Wheeler responded to criticism that he has been making changes on behalf of the oil industry: [57]

REUTERS: Some of the critics say, ‘Hey you’re doing this for the oil industry,’…Because oil consumption will go up.

WHEELER: I have not met with a single oil company over CAFE standards since I’ve been in this job. […] We’re not doing it for the oil industry, that’s the extent of conversations I’ve had with the oil industry on our CAFE proposals. It wasn’t immediate in my mind why they like it but this is nothing to do with the oil industry. We’re not doing it for the oil industry, I’m not doing it for the oil industry.

Reuters asked Wheeler about the record increases in CO2 emissions, and studies that found emissions would rise under proposed regulations: [57]

REUTERS: “Co2 emissions have gone up by the largest amount in eight years. According to some studies, Co2 emissions would go up under your proposed ACE (Affordable Clean Energy Rule). This would suggest stronger regulation is needed. What do you define as strong regulation?”

WHEELER: “Strong regulation is legal regulation. The CPP (Clean Power Plan)… I get accused of rolling back the CPP by environmentalists and Democrats on the Hill. My simple answer to that is you can’t roll back a regulation that never went into effect. […] I believe we are on a course of getting meaningful Co2 reduction. I think that’s the responsible thing for a regulatory agency to do.”

He responded to an EPA report that found more stringent actions would be needed to address climate change: [57]

REUTERS: “EPA scientists recently published a report looking at the impacts of climate change across 22 sectors and said early adaption could reduce its worst impacts. Some of your scientists internally continue to believe more stringent action is needed to address climate change. You have said in a hearing that climate change is not the greatest problem facing us right now. Do you trust your internal scientists?”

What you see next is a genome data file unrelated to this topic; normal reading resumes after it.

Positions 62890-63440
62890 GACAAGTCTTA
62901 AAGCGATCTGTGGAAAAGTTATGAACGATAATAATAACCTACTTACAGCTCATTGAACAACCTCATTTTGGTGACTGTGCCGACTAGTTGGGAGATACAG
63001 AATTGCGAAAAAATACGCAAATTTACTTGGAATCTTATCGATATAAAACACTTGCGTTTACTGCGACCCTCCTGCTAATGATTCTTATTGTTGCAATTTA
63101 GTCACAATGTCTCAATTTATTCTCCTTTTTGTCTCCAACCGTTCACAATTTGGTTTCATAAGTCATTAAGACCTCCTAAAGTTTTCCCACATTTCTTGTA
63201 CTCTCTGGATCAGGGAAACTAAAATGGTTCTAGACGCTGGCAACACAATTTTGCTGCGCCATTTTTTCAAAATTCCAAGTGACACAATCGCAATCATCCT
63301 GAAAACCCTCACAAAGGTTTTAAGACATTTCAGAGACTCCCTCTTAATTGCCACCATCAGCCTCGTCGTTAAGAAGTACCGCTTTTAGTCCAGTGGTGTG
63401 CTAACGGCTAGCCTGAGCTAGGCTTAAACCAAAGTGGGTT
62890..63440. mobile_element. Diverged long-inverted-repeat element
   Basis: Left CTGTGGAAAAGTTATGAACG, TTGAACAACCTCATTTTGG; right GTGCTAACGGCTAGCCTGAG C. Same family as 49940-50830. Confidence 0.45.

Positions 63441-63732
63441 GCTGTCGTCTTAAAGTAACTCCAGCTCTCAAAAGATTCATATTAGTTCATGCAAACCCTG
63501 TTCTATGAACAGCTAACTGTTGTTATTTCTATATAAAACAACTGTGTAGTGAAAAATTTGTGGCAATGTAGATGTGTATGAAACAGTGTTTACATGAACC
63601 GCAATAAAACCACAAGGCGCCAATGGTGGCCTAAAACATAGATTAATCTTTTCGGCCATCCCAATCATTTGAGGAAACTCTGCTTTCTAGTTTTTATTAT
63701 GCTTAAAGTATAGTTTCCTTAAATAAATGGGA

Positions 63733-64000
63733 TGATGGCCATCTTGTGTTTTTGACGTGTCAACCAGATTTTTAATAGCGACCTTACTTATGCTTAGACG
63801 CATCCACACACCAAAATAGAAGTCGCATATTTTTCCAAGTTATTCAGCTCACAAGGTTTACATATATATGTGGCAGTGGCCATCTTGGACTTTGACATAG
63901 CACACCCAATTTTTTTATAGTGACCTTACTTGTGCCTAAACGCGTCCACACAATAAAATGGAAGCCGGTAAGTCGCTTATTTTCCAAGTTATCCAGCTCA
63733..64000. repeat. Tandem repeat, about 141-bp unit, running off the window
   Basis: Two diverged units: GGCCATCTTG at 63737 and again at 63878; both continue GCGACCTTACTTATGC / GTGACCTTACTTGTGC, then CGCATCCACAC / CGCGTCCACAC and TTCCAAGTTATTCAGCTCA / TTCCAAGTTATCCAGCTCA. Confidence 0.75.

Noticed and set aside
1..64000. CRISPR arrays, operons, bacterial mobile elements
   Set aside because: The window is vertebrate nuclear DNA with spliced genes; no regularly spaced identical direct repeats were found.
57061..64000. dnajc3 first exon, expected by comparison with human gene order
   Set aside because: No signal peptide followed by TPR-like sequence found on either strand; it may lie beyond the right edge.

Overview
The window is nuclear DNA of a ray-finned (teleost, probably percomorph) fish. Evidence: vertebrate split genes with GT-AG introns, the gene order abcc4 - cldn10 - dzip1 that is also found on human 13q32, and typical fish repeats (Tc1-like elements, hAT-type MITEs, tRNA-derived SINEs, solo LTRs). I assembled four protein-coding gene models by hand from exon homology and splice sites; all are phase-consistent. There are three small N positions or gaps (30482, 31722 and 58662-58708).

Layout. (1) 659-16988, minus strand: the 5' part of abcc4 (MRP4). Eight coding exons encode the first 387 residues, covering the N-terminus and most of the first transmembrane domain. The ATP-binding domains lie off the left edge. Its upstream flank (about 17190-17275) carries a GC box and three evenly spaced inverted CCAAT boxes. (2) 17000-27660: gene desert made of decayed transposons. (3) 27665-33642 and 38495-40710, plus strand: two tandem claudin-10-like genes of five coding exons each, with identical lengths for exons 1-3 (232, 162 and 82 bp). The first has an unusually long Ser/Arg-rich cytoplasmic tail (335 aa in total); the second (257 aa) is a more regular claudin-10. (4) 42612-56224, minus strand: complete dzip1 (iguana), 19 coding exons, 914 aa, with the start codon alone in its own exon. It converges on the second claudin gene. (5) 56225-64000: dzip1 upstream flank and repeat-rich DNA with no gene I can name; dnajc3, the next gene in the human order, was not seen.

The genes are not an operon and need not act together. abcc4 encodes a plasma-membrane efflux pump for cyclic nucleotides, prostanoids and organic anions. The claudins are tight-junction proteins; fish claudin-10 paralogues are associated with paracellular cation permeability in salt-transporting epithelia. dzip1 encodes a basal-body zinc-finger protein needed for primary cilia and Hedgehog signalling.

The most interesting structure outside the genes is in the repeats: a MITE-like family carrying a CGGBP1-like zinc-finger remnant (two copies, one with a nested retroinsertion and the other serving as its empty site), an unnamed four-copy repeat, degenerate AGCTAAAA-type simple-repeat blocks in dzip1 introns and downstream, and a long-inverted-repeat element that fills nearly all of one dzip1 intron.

WHEELER: “I trust my internal scientists. I trust my career scientists. That study is not an EPA study. We encourage our scientists, we have some of the leading scientists in the world working on a number of environmental issues. We encourage our scientists to publish. But just because our scientists publish something in a journal doesn’t mean that that’s agency policy or all the other scientists at the agency agree with that particular study. […] But I have had several briefings from our career scientists on climate change and asked questions about climate change and that informs the decisions that I make. I can’t just look at the science in a vacuum. We are not a science academy making proclamations about science. We are a regulatory agency.”

February 2019

Wheeler was approved to become the 15th Administrator of the United States Environmental Protection Agency (EPA), with a final vote of 52 to 47 on February 28, 2019. [55]

On February 5, Andrew Wheeler was initially approved to take over as permanent head of the Environmental Protection Agency pending the full Senate vote. The Senate Environment and Public Works committee approved his initial nomination 11-10. [54]